Sylvester Stallone: I like the morality of it, that the guy still has an achilles heal. I like that he isn’t flamboyant, he doesn’t have an unbelievable amount of skill, he’s not Rambo or that kind of thing. I also liked the sarcasm, and his dry humour – which I really liked. Jimmy Bobo’s very at peace with himself. He plays by his own set of rules that are blunt but simple to follow. Jimmy believes he takes out the trash, he believes he removes those hard-to-get-out stains in society. He doesn’t go after people who, in his mind, don’t deserve it. But now all of a sudden Jimmy’s confronted with something he’s never been confronted with before – a betrayal from within and a complete reliance upon a detective who hates his guts. Not exactly a strong support system.
How was it getting to use that sense of humour, in particular that dry sense of humour you were talking about?
Sylvester Stallone: A lot of people that know me, they recognise me as that, that is more of who I am. I like to look at life sarcastically, cynically maybe (laughs), but I try to throw humour in there – let’s not be boorish about it, you know? And Walter Hill really got it, because he’s got that sarcastic side too. We really clicked on that. And with my character, I wasn’t trying to be likable, I wasn’t trying to be embraceable, I wasn’t trying to manipulate – it is what it is. I just relied on Walter to go either “Good,” “Bad,” “Thumbs up,” or, “Let’s try it again.”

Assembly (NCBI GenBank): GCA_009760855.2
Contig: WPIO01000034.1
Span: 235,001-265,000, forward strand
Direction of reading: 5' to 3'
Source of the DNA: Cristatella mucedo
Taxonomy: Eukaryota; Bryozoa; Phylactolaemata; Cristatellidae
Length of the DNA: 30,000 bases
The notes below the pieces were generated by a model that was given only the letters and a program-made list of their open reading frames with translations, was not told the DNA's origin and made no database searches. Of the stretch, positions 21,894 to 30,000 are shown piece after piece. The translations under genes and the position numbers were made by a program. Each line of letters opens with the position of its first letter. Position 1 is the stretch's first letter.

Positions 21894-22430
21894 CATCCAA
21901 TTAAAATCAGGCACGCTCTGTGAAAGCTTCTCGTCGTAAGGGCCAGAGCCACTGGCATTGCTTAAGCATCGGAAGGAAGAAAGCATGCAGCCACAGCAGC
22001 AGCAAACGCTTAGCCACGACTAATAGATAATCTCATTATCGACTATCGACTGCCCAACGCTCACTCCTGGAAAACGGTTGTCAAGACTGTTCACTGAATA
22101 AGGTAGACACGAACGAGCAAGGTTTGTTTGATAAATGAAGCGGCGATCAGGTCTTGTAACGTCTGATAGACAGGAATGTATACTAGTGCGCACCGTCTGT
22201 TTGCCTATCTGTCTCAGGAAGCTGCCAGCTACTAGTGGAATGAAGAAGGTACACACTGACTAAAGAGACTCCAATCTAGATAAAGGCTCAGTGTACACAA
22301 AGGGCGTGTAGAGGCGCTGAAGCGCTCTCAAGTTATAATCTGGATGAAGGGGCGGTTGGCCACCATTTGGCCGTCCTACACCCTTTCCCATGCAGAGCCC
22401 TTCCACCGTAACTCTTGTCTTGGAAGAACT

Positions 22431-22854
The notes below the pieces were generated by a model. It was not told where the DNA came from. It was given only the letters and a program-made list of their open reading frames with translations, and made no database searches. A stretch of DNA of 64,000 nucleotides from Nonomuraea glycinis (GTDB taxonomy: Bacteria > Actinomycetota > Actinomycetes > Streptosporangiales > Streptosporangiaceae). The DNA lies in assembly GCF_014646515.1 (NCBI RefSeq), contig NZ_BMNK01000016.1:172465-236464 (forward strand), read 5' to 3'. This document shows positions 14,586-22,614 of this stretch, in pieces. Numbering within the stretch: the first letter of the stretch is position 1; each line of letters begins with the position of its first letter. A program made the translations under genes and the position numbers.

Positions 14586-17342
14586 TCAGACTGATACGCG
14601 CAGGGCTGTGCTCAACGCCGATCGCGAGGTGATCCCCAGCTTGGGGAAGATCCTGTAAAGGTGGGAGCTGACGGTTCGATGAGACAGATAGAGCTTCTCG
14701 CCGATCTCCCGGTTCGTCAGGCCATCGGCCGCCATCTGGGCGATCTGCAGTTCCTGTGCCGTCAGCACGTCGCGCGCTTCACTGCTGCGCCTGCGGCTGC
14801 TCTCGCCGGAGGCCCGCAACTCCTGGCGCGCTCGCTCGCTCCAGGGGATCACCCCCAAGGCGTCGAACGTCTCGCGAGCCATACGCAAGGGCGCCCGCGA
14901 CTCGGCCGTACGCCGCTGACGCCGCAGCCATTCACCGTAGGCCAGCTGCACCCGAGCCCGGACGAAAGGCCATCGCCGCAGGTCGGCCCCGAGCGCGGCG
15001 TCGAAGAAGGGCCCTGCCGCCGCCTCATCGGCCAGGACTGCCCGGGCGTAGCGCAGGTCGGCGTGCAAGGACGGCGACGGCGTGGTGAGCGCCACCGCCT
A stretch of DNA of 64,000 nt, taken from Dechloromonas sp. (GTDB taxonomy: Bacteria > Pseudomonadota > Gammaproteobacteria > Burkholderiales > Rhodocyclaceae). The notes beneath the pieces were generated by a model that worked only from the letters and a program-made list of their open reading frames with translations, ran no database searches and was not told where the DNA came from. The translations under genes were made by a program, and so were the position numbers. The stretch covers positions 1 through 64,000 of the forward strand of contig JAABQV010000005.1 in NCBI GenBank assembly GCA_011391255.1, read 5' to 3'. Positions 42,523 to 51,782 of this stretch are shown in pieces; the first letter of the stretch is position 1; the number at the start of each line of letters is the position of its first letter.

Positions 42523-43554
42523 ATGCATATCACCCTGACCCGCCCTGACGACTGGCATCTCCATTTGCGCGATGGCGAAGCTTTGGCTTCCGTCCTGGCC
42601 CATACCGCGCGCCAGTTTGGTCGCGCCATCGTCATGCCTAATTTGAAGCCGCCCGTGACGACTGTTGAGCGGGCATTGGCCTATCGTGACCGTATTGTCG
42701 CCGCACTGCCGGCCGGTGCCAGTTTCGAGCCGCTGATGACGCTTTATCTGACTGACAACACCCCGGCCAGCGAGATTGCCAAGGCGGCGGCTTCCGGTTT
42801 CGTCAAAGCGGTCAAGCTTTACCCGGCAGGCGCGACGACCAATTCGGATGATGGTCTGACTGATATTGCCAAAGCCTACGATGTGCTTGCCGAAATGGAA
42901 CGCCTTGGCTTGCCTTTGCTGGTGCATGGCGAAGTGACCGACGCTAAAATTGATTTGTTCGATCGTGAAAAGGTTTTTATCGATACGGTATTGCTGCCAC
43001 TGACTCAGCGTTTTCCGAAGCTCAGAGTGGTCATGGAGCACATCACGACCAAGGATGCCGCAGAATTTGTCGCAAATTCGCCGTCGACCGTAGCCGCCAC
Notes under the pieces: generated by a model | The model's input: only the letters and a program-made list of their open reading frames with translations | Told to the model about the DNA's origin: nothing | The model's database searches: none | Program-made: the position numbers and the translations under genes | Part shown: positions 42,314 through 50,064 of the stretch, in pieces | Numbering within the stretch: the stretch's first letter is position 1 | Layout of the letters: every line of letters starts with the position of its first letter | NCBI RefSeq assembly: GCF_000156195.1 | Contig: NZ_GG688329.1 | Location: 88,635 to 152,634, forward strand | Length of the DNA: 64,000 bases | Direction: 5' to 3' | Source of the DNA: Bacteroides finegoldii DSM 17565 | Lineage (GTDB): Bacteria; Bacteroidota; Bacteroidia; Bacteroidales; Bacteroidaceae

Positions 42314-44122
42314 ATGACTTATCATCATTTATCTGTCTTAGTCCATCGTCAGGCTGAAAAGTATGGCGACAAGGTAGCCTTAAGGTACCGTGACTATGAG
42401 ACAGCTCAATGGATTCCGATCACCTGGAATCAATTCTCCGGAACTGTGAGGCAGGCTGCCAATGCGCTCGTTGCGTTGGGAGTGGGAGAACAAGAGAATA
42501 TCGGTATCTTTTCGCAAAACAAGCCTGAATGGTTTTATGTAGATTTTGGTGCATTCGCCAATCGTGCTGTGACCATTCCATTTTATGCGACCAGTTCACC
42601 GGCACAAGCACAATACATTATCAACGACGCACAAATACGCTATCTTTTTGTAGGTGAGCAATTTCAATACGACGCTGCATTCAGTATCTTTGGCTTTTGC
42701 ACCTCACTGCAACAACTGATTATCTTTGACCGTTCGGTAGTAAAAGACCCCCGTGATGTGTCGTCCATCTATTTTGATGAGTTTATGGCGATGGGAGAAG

In a way, it’s a very “anti-buddy” movie, with the dynamic between your character and Sung Kang’s character….
Sylvester Stallone: Yeah, for Jimmy he sees this idiotic, idealist cop. It couldn’t be more anti-buddy, it was a perfect kind of combination for that. At first I thought, “This is never going to work, he’s so different to my character.” But then I was like, “No, dummy, that’s what works.” And I thought it would be great to work with Walter Hill on this type of buddy movie, which is a genre he knows well. Although, in this case, the main characters are not really buddies at all, but rather adversaries who have to work together against a mutual enemy because their lives depend on it. But out of that, an interesting relationship evolves.
What was it like filming the axe fight with Jason Mamoa?
Sylvester Stallone: That was a tough thing to work out. It’s one thing to do a fist fight, or to fight with someone like Steve Austin and you get hurt a little bit. But when you add the element of an axe and an extended piece of wood, which is hard enough to knock the hell out of you (laughs), things happen. And they happen because your perception is different when you’re working with something that’s long, so you would often catch yourself on your forearm. The blade was made out of this very hard, kind of carbon-type fiber, so it could split you open. But the wood, the oak, that’s the bad part. That’s the part that every time you hit, the vibration goes through your body or it slides down in the hands. Jason got a lot of cuts on him, and so did I. But it was an interesting visual, it’s something different.